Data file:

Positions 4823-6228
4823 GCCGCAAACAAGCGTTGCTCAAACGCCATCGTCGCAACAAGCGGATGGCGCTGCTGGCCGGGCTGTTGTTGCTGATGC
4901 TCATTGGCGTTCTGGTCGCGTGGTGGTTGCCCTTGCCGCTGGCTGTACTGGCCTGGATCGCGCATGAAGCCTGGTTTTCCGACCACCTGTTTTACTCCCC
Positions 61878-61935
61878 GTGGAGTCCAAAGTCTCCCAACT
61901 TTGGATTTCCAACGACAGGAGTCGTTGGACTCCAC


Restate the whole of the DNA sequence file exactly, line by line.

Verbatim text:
Positions 4823-6228
4823 GCCGCAAACAAGCGTTGCTCAAACGCCATCGTCGCAACAAGCGGATGGCGCTGCTGGCCGGGCTGTTGTTGCTGATGC
4901 TCATTGGCGTTCTGGTCGCGTGGTGGTTGCCCTTGCCGCTGGCTGTACTGGCCTGGATCGCGCATGAAGCCTGGTTTTCCGACCACCTGTTTTACTCCCC
Positions 61878-61935
61878 GTGGAGTCCAAAGTCTCCCAACT
61901 TTGGATTTCCAACGACAGGAGTCGTTGGACTCCAC